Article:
Wording on a paywall is hugely important and will have an impact on your reader's experience. A lot is at stake here - on the one hand, optimized wording could persuade a user to subscribe and help you to monetize, but, alternatively, a badly worded paywall may turn readers away, frustrate them and even make them leave the site. This article will give you some guidelines to follow in order to optimize UX writing on your dynamic paywall.
The paywall experience, a real challenge
Since 2010, increasingly more publishers, and other online businesses, are integrating walls into their website, blocking premium content and asking for a value exchange from the reader in order to gain access.
A lot is at stake here. Paywalls, which require a user to pay for content, most often promote subscription offers which lie at the heart of a publisher's business model. However, the reasons behind using a paywall and their importance to publishers aren't always understood or accepted by readers.
What does “premium” mean?
What is the difference between “registration” and “subscription”?
Paywalls also raise deeper questions for readers regarding access to information and paying for content:
Why should I have to pay for information online?
Why should I subscribe to a single publication when I want to read articles from a variety of websites?
What's more, the wide variety of paywall types can destabilize readers who are often comforted by familiarity and ease of access.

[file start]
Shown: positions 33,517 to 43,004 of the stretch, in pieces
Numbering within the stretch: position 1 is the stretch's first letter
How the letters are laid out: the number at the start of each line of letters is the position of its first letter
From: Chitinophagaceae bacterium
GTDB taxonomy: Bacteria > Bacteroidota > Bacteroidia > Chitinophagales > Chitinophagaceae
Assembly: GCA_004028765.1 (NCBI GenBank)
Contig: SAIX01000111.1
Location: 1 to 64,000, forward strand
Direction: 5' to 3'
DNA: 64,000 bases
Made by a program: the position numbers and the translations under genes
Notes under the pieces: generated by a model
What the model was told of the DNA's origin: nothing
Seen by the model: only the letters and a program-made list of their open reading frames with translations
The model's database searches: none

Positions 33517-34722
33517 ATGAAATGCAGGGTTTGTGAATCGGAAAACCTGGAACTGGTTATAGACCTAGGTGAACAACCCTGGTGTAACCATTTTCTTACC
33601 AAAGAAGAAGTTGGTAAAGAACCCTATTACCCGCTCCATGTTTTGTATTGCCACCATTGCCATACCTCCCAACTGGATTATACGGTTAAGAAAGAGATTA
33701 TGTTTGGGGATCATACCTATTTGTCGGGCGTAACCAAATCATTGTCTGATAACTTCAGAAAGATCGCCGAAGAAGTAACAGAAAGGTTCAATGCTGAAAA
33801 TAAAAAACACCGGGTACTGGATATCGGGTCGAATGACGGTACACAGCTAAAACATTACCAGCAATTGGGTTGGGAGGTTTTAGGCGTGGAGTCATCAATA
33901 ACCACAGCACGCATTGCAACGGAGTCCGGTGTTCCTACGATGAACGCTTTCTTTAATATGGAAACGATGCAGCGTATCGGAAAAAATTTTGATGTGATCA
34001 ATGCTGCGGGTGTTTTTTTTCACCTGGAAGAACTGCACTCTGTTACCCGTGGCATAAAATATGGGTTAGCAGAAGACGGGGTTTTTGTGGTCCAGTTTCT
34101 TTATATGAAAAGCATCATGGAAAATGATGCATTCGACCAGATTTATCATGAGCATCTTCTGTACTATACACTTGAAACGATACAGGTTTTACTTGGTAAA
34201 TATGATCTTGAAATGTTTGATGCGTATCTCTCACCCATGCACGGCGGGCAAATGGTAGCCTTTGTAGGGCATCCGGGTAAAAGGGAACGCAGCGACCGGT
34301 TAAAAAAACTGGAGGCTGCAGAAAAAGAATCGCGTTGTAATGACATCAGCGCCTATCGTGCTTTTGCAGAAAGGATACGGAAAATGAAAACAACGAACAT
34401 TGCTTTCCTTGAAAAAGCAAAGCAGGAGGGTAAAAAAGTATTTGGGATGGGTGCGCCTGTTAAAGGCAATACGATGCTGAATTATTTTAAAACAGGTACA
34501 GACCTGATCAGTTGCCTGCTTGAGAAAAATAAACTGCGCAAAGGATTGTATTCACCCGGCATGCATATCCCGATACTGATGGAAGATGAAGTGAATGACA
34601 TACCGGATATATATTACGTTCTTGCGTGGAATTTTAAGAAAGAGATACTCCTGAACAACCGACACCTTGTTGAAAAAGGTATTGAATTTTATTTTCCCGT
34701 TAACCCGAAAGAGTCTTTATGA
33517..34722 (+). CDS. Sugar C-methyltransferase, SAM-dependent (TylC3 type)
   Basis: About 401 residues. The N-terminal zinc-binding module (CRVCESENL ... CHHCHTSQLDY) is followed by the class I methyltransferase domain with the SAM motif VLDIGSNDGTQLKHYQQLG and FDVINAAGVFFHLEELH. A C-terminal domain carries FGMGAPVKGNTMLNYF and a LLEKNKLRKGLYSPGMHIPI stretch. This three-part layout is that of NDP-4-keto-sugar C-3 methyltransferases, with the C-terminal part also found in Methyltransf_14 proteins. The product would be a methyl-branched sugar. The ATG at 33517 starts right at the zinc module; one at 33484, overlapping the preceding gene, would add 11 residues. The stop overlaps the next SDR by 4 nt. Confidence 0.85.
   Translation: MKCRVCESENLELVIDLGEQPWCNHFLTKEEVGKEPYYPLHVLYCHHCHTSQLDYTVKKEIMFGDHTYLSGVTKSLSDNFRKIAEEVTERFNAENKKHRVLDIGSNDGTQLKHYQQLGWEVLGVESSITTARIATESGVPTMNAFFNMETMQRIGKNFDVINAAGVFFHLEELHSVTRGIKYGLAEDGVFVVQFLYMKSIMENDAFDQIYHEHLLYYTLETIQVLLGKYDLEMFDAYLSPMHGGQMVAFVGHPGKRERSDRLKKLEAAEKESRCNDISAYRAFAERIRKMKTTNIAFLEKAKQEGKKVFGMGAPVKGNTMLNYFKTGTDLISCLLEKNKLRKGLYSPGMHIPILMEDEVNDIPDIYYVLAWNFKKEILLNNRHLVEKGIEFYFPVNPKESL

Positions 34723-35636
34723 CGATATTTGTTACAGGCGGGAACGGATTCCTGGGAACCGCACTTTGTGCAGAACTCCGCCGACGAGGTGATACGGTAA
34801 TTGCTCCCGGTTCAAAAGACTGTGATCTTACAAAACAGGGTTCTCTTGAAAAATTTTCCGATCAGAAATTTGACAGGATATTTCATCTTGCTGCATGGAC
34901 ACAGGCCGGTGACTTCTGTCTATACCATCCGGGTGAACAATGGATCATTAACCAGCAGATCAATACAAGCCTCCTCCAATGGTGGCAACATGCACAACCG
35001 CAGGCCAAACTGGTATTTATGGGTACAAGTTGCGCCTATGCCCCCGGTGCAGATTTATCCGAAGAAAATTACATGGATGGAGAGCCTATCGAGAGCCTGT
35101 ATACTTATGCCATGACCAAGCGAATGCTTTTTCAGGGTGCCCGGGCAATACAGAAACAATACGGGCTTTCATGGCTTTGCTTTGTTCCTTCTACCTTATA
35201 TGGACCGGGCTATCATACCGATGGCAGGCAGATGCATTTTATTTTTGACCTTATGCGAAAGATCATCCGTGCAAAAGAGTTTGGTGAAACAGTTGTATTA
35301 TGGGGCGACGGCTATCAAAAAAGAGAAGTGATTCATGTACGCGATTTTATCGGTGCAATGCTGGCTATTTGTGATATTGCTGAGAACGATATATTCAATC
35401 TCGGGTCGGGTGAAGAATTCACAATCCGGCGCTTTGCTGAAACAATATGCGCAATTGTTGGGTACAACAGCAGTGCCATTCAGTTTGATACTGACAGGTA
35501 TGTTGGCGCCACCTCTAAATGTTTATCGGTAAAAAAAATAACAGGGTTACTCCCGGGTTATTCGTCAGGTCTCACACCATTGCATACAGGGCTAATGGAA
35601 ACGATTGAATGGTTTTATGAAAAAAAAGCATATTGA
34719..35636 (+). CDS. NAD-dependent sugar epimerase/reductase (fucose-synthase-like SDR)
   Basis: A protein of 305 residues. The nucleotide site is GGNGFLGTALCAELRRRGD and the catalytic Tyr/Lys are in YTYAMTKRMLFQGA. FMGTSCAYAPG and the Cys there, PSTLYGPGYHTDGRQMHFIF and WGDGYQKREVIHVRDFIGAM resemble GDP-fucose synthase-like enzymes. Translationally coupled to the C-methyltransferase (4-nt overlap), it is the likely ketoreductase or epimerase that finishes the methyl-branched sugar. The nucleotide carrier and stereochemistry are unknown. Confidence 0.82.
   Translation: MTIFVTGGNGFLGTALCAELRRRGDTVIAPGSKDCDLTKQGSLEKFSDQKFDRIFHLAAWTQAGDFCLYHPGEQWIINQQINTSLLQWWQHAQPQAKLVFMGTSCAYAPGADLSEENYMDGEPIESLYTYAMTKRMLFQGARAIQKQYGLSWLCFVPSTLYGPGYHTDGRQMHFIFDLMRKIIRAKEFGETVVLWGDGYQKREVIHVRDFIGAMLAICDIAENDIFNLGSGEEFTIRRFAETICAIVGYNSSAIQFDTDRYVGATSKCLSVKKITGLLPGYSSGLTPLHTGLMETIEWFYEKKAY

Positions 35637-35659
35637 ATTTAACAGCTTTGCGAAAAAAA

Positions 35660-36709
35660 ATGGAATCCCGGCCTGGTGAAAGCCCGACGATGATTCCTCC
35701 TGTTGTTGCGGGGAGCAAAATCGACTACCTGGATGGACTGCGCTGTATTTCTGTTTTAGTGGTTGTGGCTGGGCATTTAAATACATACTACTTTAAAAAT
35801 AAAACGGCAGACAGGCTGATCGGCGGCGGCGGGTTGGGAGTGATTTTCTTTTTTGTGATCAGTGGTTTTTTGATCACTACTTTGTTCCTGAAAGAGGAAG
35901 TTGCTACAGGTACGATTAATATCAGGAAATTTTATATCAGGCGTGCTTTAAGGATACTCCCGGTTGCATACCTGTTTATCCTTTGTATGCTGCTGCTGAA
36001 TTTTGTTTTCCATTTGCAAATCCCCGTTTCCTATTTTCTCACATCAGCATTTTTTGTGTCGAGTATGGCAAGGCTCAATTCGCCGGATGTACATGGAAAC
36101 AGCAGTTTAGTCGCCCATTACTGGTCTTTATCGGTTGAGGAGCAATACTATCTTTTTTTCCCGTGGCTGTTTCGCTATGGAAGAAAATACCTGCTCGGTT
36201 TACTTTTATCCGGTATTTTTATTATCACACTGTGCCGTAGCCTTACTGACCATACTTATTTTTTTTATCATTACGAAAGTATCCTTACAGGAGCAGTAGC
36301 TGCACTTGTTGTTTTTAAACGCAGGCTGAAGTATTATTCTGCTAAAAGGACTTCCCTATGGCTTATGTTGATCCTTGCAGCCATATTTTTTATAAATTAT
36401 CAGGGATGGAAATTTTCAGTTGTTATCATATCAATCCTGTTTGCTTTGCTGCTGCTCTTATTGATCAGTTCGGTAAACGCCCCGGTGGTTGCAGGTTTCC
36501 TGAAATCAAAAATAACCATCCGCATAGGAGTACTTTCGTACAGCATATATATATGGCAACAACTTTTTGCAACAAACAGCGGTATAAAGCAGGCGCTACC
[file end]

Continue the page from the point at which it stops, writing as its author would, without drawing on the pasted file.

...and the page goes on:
The wall therefore represents the unknown to your readers. This box appears on their screen and stops them from using your site as normal. As you can imagine, this can cause many users to turn away and negatively impact the business model of many publishers.
BUT, don't fret. The optimization of a user's experience, particularly through wording, can overcome these obstacles and hugely benefit a publisher.
What is UX writing?
UX (User Experience) writing means choosing words for reader-oriented interfaces. For example, expressions that you find in action buttons (“buy now”), title sections of a navigation menu (“contact us”) or confirmation messages after having bought an item (“thank you for your order”).
The aim of UX writing is to write not only for the design, but also to serve a definite aim. This could be based around anything from content strategy (marketing aim), concept writing (storytelling context, brand content) and Web writing (SEO aim).
The art of UX writing is to take the user's context into account - their expectations, problems and feelings. You need to deliver them the right message at the right time and with the expected effect.
UX writing for a Wall: Some guidelines
Each word must fulfill a definite aim. Readers are put off by big blocks of text, so you should prioritize quality over quantity. Short but sweet.
The Wall Street Journal, for example, chooses a single sentence that directly addresses the user and gives them ownership of the article ('your') which gives them more desire to continue to have access to it. They also shortened their name to WSJ, cutting out words and creating informality, putting the reader at ease.
UX writing must facilitate understanding. Certain writing techniques are useful here to strengthen clarity, such as using specific verbs, not using technical terms or double negations, using numbers rather than letters…
Mediapart uses numbers over letters, making for an easier read and better UX.